Why do people who chose not to study science and math opine on the virtues of studying science and math?
The New York Times editorial board contains people who studied history, economics, law, history (again), journalism, journalism (again), history (again, this time for the “science” expert), journalism, English literature, French literature, English literature (again), comparative literature, law, psychology, international relations, German, modern history, and law. Yesterday, the group signed an editorial entitled “Missing from Science Class; Too Few Girls and Minorities Study Tech Subjects.” The group of history and literature majors confidently wrote about the benefits of a tech education, how to motivate women and people with particular skin colors, and the sagacity of President Obama’s proposal on preschools (my previous post on the subject; note that Obama has previously extolled the virtues of STEM education for people other than himself (example)).
Why would folks who apparently preferred other subjects suggest that women and particular minority groups be encouraged to study tech subjects that they themselves did not like and ended up not needing?
Separately, here is a much more substantive approach to the challenge of getting more women interested in computer science: “Feminism and Programming Languages” by Arielle Schlesinger. Excerpts:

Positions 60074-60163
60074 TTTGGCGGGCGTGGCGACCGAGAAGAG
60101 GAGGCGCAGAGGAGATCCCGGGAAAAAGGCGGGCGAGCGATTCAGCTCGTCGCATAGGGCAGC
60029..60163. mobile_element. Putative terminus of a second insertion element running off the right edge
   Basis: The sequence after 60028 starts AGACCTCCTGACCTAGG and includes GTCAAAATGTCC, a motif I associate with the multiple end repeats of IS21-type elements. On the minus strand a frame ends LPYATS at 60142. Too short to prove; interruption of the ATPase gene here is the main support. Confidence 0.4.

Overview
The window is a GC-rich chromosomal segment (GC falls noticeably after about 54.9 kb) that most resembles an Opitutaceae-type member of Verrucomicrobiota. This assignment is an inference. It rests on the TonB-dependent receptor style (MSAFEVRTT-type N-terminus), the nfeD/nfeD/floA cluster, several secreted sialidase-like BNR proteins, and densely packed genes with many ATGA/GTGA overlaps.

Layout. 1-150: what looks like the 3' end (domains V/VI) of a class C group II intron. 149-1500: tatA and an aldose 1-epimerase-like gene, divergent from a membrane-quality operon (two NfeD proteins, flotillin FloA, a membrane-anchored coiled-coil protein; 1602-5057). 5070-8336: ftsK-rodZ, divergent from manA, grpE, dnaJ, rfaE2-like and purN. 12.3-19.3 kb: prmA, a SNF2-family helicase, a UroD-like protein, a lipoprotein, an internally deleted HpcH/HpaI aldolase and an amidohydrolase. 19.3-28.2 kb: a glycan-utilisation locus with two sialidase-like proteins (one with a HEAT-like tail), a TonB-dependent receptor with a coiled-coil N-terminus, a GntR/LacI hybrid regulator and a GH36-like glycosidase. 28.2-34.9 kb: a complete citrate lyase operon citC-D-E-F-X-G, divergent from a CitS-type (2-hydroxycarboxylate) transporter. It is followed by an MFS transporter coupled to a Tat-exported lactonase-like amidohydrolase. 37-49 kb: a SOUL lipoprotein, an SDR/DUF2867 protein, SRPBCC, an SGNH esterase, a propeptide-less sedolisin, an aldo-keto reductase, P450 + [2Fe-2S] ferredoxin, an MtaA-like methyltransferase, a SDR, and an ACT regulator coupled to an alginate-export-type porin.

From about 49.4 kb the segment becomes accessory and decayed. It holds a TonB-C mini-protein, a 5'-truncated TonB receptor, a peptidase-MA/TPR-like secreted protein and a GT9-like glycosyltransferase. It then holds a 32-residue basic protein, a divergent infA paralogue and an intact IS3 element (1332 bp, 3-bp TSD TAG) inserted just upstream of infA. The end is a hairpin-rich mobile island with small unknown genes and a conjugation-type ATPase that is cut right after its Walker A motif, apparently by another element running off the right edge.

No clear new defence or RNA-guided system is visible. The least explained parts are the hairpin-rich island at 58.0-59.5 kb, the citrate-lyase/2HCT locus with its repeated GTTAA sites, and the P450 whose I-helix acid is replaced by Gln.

- “In the scope of my research, a feminist programming language is to be built around a non-normative paradigm that represents alternative ways of abstracting. The intent is to encourage and allow new ways of thinking about problems such that we can code using a feminist ideology.”
- “The idea came about while discussing normative and feminist subject object theory. I realized that object oriented programmed reifies normative subject object theory. This led me to wonder what a feminist programming language would look like, one that might allow you to create entanglements (Karen Barad Posthumanist Performativity).”
- “I realized that to program in a feminist way, one would ideally want to use a feminist programming language.”
[Among existing technologies, my personal choice for a feminist programming language would be SQL. The woman expresses her demands for data with five lines of code; a team of 100 men writes 2 million lines of C that must consider all possible ways of satisfying the the query and ultimately supply the answer.]